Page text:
the hideout in aptos
Dining Reviews

Lunch Destination: The Hideout

Roadhouse-style lunch on the vine-shaded patio of Aptos’ the Hideout

Matt Zehnder of Aptos’ The Hideout, with the popular sole sandwich. PHOTO: CHIP SCHEUER

No wonder South County diners are crazy about The Hideout. I met my old friend Meri for lunch there last week—it’s one of her favorite places in Aptos. “They have great burgers,” was her promise. And she was right. Cozier than I remembered from its beginnings—back in the day—as the Charles Dickens, Chez Renee, and then Ma Maison, the cottage off Soquel Drive still tempts regulars to its vine-shaded front deck. Naturally that’s where we sat, listening to reggae wafting out into the afternoon from the restaurant’s interior.

As I perused the menu, Meri helpfully suggested that The Hideout has made itself appealing with a “roadhouse” menu. Sure enough, there are cocktails available at the intimate indoor bar, a lunch menu long on salads, pastas and interesting sandwiches, and a dinner menu that rides the range from steak to ribs to fresh seafood. Looks like serious comfort food to me.

Meri, who knows this menu inside and out, has a favorite go-to lunch. Along with an Arnold Palmer (half iced tea, half lemonade for those newly arrived from Alpha Centauri), she ordered the Hideout Burger ($14), a house ground beef and bacon patty topped with crumbled blue cheese on a potato bun. With it she always has the sweet potato fries (I quickly discovered how addictive they are), and a side of Sriracha aioli. “I’m am a condiment queen,” she admits without shame. Remember those words—Sriracha aioli. You will want to order it, even if you’re just having a Moscow Mule.

Since she’d promised me a bite of her burger, I decided to order the Crispy Petrale Sole ($14) on francese with Asian slaw and lemon-caper aioli. A glorified, freshly created fish sandwich. We gabbed and gabbed over our lengthy history—who was still married and who wasn’t, and then our huge lunch platters arrived. Meri graciously cut me a portion of her burger. I moaned discreetly and nodded my head in agreement. Great burger, especially with the bleu cheese. I also snuck one of the brilliant orange fries. Once hooked, I found my way over to that giant mound of fries all through lunch. Let me put it this way. When you have lunch at The Hideout, don’t miss the sweet potato fries. I needed catsup to go with them. When I was unable to get one single drop of catsup out of the Heinz bottle, Meri invited me to “hit it on the 57.” Turns out there’s a tiny raised “57” about a third of the way down the Heinz catsup bottle. Who knew? Well, I hit the bottle (so to speak) and sure enough, the flow of gooey red sauce began immediately. Thanks, Mer.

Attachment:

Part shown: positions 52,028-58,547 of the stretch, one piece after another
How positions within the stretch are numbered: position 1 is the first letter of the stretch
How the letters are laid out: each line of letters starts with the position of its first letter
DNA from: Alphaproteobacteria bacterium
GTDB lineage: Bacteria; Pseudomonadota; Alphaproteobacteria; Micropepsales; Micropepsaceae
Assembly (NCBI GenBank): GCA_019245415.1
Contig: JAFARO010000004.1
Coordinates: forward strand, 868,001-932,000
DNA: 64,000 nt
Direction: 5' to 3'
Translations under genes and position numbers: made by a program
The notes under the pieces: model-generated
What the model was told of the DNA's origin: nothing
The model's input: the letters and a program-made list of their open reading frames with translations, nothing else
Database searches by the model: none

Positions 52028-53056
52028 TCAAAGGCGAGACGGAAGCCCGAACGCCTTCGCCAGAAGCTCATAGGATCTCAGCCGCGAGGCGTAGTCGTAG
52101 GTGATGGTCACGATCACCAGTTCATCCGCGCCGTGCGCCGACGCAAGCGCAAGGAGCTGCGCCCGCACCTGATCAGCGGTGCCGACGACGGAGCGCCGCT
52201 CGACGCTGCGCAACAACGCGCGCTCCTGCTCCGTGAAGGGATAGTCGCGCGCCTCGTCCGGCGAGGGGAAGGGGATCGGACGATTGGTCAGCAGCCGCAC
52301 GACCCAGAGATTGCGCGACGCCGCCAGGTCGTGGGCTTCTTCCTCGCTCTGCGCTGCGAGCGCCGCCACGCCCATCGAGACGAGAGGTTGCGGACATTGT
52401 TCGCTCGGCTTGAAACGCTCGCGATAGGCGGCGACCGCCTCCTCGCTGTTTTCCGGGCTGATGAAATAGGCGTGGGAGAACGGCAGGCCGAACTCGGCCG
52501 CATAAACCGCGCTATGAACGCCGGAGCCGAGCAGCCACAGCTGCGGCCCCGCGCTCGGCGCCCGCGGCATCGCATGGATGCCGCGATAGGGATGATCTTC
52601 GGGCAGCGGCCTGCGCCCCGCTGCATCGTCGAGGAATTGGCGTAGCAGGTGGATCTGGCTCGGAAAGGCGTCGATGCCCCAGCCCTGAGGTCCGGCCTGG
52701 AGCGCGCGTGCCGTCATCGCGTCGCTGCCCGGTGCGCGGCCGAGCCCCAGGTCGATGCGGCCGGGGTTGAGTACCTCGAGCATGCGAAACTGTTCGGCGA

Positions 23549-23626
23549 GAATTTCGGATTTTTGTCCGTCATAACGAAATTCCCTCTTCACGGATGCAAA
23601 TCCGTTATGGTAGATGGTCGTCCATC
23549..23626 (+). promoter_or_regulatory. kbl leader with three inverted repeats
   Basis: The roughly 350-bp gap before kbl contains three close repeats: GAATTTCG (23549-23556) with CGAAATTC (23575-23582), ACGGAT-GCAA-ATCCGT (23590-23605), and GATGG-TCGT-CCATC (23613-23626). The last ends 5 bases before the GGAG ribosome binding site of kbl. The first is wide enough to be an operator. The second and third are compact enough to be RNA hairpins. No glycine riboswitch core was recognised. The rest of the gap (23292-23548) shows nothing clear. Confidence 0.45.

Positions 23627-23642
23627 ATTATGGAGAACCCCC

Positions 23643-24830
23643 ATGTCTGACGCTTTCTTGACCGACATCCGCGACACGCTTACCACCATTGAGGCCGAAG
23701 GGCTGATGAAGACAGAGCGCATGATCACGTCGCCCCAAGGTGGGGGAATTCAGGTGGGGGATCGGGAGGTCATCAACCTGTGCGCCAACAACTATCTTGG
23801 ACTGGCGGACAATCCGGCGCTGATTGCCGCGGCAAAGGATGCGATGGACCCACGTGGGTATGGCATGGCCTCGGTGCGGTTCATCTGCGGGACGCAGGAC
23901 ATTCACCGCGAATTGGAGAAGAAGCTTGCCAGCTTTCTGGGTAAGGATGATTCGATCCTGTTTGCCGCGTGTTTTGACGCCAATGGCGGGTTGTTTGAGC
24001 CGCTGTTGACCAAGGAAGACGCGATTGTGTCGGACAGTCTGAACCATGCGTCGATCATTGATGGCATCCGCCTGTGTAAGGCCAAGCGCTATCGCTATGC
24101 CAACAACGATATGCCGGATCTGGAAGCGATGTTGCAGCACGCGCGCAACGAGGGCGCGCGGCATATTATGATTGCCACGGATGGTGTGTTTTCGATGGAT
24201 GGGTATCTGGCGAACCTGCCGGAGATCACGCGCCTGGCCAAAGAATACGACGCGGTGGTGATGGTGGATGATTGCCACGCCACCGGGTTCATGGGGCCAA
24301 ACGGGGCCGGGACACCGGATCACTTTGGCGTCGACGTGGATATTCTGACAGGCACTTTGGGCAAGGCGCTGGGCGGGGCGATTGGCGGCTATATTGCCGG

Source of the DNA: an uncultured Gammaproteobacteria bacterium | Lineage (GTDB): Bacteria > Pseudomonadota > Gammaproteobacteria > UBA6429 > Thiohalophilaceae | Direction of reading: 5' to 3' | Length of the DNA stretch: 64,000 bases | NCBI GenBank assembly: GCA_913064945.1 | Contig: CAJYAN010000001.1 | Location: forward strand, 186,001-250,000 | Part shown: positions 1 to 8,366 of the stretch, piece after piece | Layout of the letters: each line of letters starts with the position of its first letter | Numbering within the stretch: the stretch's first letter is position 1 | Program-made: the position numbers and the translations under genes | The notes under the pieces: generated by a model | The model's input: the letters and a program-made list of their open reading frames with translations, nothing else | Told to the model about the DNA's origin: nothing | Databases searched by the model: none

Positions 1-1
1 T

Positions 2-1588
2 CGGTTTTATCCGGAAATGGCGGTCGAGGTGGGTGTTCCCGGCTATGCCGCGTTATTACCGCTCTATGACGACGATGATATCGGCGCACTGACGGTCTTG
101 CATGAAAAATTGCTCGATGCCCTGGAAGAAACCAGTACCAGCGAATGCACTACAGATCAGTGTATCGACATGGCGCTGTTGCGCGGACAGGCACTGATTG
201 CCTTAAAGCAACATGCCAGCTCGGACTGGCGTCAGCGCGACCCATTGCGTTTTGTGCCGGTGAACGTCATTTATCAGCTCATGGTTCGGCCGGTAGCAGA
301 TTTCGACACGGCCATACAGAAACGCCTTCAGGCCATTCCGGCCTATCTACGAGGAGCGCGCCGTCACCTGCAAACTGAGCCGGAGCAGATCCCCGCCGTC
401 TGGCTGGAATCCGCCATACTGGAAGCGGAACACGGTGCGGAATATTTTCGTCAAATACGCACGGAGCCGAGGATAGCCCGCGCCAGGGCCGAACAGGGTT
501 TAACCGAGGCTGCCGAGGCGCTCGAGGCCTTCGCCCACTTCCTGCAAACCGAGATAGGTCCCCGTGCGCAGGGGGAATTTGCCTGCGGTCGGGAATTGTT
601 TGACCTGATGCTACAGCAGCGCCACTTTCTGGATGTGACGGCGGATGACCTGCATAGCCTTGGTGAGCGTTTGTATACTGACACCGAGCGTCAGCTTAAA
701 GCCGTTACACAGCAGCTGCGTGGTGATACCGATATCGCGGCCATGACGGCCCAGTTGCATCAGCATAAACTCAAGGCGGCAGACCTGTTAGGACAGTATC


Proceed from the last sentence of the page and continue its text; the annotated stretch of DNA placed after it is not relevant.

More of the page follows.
My sole filet was delicious with its lemon aioli and micro-zested veggies. I removed the top slice of baguette for easier access. And I kept stealing Meri’s fries. It was a fun lunch, delicious food, delicious gossip, er, memories. We’ll rendezvous at The Hideout again, soon. And I’ll order the fries. 9051 Soquel Drive, Aptos. Dinner daily, lunch Wed-Mon. thehideoutaptos.com.


Gluten-Free Update

From one of our favorite cracker makers, Milton’s, comes a ridiculously crisp and tangy cheddar cheese gluten-free cracker. Like one of the sinful cheesy things you loved as a kid, only good for you—not bad for you. Baked, not fried, each little puffed, light-yet-flavor-intensive hexagonal cracker delivers the goods, catering to your oral craving for a major snack cracker. Yet, let me repeat this, it is gluten-free. $4-ish at Shopper’s, et al.

Christina Waters was born in Santa Cruz and raised all over the world (thanks to an Air Force dad), with real-world training in painting, music, winetasting, trail running, organic gardening, and teaching. She has a PhD in Philosophy, teaches in the Arts at UCSC and sings with the UCSC Concert Choir. Look for her recent memoir “Inside the Flame” at bookstores everywhere.

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